You as player determines how your character thinks, acts, and talks, within limits.

We've also seen what player characters know explained something like this. A player character who fails an insight check against an NPC's deception doesn't know that they are lying. The idea is that a DM can't tell the player what their character thinks, so cannot say that they think the NPC is telling the truth. This becomes difficult to unpack in the case of a disguise, where a player character must in some sense be thinking that apparent-Lord Frogmouth is actual-Lord Frogmouth. It's hard to see how they can simply lack possession of any facts to the contrary because they surely posses some collection of facts that says apparent-Frogmouth is not anyone else but actual-Frogmouth. I'd love someone to explain to me how identity can be asserted without appeal to anything the player character must think?

Still, it seems to me that there should be something we could insert here that supplements the general rule (just as perhaps limits supplies the general rule with the formal carve out.) Any thought what that could be?
 


clearstream

(He, Him)
And that's why you lost me there. Because we're not concerned only about intimidation and persuasion. Or we shouldn't be. Or, at least, I'm not. I'm concerned about any attempts at influence that don't rely on a clearly defined mechanic.
One way you might like to develop your line of argument here is as follows
  1. There are endless things that players can attempt, that will be governed by ability checks
  2. Can we really say that endless things - that have only the barest definition in RAW - are specific enough to beat the general of PHB 185?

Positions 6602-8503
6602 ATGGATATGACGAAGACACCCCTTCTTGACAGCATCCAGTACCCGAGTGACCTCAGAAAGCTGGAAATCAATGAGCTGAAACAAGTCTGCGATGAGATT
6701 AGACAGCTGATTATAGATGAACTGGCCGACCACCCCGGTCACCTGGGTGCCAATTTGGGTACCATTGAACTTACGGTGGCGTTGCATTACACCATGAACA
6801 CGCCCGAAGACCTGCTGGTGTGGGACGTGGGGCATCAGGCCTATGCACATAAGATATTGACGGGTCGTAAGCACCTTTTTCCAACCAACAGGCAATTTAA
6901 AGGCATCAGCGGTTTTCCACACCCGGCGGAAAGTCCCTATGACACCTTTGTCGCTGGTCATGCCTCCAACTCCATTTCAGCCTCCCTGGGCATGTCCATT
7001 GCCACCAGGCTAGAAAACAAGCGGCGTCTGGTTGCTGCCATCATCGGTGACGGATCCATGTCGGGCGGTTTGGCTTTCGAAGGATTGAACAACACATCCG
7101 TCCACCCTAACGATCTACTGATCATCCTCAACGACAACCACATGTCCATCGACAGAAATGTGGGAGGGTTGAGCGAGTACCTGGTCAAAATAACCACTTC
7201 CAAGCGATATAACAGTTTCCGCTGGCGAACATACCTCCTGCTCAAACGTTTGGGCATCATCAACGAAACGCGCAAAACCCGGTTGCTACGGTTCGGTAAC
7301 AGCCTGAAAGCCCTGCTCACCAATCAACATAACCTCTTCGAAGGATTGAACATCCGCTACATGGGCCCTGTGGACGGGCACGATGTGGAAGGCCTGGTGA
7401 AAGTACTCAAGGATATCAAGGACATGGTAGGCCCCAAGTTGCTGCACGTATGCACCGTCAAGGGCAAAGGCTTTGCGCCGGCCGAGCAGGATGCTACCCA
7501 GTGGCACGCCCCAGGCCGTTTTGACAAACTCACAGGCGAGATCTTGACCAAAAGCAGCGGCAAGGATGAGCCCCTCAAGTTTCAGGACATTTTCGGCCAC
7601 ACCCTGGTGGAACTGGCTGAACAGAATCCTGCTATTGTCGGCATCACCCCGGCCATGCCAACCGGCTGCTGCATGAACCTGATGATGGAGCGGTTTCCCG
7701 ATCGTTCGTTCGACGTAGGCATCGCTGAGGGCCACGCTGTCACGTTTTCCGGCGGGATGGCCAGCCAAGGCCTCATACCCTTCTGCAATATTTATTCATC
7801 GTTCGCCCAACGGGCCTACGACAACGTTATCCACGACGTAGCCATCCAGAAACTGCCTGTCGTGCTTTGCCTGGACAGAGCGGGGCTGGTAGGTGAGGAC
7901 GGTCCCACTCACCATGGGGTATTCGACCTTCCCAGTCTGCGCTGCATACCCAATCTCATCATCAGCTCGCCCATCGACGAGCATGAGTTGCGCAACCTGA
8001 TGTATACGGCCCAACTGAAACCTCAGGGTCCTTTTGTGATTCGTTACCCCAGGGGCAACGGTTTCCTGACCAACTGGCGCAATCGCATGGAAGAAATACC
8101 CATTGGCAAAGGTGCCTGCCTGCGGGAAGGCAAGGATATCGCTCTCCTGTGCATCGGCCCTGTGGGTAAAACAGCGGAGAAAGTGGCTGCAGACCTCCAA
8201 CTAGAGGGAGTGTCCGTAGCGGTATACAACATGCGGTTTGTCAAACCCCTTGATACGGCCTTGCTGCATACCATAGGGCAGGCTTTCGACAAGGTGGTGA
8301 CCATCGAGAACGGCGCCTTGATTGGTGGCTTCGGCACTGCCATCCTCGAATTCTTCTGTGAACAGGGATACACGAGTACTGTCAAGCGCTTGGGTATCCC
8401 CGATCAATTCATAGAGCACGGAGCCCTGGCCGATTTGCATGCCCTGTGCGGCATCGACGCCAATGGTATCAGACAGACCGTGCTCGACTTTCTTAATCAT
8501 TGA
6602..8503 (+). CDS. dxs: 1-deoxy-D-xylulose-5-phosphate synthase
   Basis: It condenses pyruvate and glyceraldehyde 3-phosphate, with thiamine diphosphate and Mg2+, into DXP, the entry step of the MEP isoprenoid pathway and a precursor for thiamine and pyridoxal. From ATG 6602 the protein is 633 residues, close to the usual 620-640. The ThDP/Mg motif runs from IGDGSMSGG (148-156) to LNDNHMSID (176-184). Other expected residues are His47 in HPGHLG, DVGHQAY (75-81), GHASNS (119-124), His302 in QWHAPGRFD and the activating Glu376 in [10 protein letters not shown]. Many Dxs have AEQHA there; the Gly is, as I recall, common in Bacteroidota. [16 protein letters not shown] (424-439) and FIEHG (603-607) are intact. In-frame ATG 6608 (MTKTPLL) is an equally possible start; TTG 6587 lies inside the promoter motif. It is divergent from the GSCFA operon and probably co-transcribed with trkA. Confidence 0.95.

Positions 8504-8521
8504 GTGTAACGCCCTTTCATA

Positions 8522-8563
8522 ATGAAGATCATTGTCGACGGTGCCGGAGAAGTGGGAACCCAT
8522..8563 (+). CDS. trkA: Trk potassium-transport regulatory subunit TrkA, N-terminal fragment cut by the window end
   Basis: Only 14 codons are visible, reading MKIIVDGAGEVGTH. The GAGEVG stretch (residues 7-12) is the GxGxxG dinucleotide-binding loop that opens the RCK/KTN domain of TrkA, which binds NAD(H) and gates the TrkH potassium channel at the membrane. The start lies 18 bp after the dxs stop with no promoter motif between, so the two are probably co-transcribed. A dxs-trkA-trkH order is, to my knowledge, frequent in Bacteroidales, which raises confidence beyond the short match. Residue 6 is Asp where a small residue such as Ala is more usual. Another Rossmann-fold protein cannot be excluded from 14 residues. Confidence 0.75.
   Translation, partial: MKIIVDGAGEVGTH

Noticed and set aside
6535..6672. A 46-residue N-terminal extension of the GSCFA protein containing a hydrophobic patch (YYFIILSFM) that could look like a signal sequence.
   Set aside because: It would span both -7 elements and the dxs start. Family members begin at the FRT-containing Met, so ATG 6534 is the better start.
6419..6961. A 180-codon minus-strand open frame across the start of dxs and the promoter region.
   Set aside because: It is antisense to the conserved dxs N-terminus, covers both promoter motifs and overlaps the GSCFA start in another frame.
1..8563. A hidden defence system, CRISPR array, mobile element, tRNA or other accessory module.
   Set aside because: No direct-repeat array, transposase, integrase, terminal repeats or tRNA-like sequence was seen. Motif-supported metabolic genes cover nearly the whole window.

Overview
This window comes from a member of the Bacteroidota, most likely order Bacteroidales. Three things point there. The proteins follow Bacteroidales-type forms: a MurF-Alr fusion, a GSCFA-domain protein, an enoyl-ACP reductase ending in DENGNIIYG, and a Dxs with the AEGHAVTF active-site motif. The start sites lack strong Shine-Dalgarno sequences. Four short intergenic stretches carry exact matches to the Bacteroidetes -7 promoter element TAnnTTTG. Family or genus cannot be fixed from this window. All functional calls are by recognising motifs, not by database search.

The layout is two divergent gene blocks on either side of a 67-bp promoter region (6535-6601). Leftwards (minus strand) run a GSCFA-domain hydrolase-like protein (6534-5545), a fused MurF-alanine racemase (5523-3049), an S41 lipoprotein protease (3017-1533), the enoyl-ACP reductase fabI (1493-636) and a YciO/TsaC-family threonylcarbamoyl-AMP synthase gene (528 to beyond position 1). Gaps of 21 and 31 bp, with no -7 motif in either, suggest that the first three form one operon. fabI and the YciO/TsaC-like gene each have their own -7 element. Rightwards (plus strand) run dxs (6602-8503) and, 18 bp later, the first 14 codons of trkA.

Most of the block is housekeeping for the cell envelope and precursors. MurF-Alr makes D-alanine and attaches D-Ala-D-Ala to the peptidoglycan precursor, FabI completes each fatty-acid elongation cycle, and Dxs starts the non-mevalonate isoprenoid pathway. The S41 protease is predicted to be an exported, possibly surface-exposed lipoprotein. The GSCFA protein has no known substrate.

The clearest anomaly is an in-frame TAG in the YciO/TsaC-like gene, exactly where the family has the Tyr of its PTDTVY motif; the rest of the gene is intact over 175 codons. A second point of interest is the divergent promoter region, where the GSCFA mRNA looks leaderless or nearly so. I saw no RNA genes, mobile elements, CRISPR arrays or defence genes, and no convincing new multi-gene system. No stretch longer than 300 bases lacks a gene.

3. Supposing we say that they're not (specific enough) then aren't those things covered by skills just the same?
To which I might respond, skills are game elements, explicit in the RAW. As they are game elements, persuasion and intimidation are specific-enough to be covered by PHB 7 (specific beats general.) You might then say that they are not specific-enough for you. So far, no one has shown a way to give either view the higher ground from RAW.

In broad brushstrokes, everyone regularly permits game elements to override PHB 185. That's normal and required: the game couldn't function as game without that. In every game session you run, players won't be able to decide some things for their characters (e.g. limits) and in many of them some game element will override or make their decision for them (e.g spells, features.) Supposing PHB 185 to constitute a rule, and supposing that the rule plays out as some have it to exclude the possibility of uncertainty, any game element that is specific-enough can excuse itself from worrying about that. Whatever the order of operations, it can excuse itself from that order and apply itself in whatever way it needs to, to function. It can break rules and form an exception to how the rest of the game works. Perhaps there is a way to show from RAW how persuasion and intimidation fall short? I don't know what that way is at present.

And - to your point - I believe that highlights deficiencies in PHB 175 as a game rule. It's a big deal that it justifies more ink invested in it. What does that ink need to cover? Is there really never a time when something about an ability or how it is or can be used overrides it?
 

HammerMan

Legend
You may have uncertainty in how you describe the environment as it pertains to the orc's intimidation, but that's not the same as uncertainty as it relates to calling for an ability check to resolve a task with a success and failure condition and a DC.
says who? did you write the books? are you secretly a WotC employee, or just a mind reader?
In my games, I just say what the orc does and ask the player "What do you do?" I don't need a roll to determine flavor or color. I call for ability checks when it's time to resolve a task.